Today is Armed Forces Day. At Datalynx, we are proud to support our armed forces whenever we can and are grateful for the work they do. In particular, we are supportive of ex-servicemen with the right skills who seek employment with us, and of our staff who wish to serve as Reservists. We spoke to Capt. Graham Naismith, who leads one of the Datalynx project teams. Graham is a Captain in the Army Section of the Combined Cadet Force (CCF).
“I was initially motivated by my children doing cadets but they’ve moved on now and I’m still there. I instruct intermediate and advanced First Aid and Navigation. These are two skills that provide great value outside of the CCF, and I’m very proud of some of the first aid incidents our cadets have been involved in both during and after cadets. Our CCF is in a state school that my children went to – it’s entirely voluntary, so you’re teaching kids that want to be there and I think that’s key. I love teaching and put a lot into my lesson plans. I realise that the more you put in the more you get out.”
“I have had many memorable experiences, but if I had to pin one down, it would be this quote that we received from a former cadet. You may inspire none, some or many, but occasionally you get visibility of a few. I vividly recall the MASH (Advance First Aid) weekend she talked about. I put so much time and effort into it and took a day off work to make it work (I lied to my wife about this!). The fact that it potentially inspired someone to become a doctor makes it all worthwhile. I’m privileged – many teachers inspire, but few know.”
‘Captain Naismith spoke to us near the start of our time in the contingent, I distinctly remember him saying that over our lives we would end up with about 10 memories that would never leave us, and he guaranteed us that at least one of those would come from our time in CCF. I find it incredibly hard to think that over time I will forget some of the events that have happened, and so after being asked to write this piece summing up my time in the contingent I have decided to write about memories I never hope to forget. The first major event for me, came not even a year after joining the contingent. In my many drafts of my personal statement, there was one consistency, I always mentioned the first M.A.S.H. weekend. The moment the smoke bomb went off, CCF cemented my decision to try to become a doctor, and now at the end of my time I have four offers to study Medicine next year, which undoubtedly CCF helped me get, as in every interview I could answer at least one question with a lesson that I have learnt in my time with the contingent, that would make me a better leader or team player or teacher, all vital things for being a doctor.’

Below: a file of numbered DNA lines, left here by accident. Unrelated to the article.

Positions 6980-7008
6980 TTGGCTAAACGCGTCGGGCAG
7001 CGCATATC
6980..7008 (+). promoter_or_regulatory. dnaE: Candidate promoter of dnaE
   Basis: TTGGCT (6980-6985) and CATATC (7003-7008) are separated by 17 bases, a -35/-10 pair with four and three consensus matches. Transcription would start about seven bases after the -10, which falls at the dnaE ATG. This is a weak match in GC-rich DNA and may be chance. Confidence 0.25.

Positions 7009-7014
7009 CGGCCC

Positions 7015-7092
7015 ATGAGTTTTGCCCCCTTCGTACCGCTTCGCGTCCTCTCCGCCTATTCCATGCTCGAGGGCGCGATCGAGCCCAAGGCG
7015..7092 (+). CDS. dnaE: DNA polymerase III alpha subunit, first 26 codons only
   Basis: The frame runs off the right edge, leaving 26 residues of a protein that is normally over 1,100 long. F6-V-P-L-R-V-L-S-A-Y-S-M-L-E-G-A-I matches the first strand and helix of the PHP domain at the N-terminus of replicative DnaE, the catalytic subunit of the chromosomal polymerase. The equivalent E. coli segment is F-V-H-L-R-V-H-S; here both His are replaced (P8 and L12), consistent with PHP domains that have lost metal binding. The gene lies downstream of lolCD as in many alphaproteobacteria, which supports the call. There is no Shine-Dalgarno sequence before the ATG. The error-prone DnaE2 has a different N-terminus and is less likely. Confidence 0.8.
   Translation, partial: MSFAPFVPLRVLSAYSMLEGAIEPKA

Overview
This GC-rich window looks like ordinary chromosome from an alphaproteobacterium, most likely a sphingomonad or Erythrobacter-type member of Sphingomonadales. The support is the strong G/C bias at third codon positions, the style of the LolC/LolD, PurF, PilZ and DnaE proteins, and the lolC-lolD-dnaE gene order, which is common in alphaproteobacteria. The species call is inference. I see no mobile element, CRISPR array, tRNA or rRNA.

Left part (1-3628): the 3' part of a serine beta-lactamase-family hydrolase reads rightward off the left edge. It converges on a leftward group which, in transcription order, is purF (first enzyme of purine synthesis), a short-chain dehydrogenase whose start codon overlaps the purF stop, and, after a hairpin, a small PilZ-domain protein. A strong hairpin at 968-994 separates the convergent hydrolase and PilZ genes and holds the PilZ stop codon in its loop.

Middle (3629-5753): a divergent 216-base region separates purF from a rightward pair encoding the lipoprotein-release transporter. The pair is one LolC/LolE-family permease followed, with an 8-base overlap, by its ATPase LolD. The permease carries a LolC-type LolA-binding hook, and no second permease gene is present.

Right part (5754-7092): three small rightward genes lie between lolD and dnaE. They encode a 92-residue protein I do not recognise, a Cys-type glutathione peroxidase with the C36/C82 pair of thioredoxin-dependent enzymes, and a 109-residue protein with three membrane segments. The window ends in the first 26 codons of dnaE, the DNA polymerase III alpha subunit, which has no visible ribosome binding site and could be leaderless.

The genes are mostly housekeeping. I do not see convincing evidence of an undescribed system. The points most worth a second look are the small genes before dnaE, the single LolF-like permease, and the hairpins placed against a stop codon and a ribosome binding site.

“There are parallels between my CCF work and my “day job”. Datalynx’s MD has really good core values; he is about doing the right thing, and it’s a superb thing to lead people knowing that such a positive ethos exists and that it can be instilled into one’s team. That is an absolutely amazing thing. At CCF it is exactly the same – six core values: Courage, Discipline, Respect for Others, Integrity, Loyalty and Selfless Commitment. So I’m part of two organisations, with completely different aims, that work in exactly the same way. Many companies, and arguably cadet units, talk about this, but our company and unit practice what they preach. It did cement my view about the very basics of being a great worker; if you have the six core values of cadets/army then you will be a great employee.”
“I wouldn’t say either has changed me much – I’ve just found two places that have my values and that is extraordinary. Both show me that it’s really important to find and reward the good. I have amazing people in my team at work and amazing senior NCOs at cadets. What I will say is that in business you have many different and specialist roles. And the recruitment process I think can be very primitive (ad, CV, 30 min interview, appointment). I believe you can establish how good someone is by fundamental values – morals, on time, hard work, discipline, smart, questions, respect, etc. It’s so simple and cadets promotes this: I see cadets that I think would be superb employees. Our cadets participate in the Duke of Edinburgh Gold scheme but I think that’s a basic form of cadet life. CCF is way beyond this – someone that goes to a high rank in a cadet unit would be someone I would be looking to give a job to.”
“For anyone thinking about joining a cadet force, I’d firstly say that it’s the right thing to do – help people and be of value to society. You’re working with people who, if they do well at cadets – and that doesn’t mean excelling in each discipline – are golden nuggets for employment. An outstanding cadet will be an outstanding employee without a doubt.”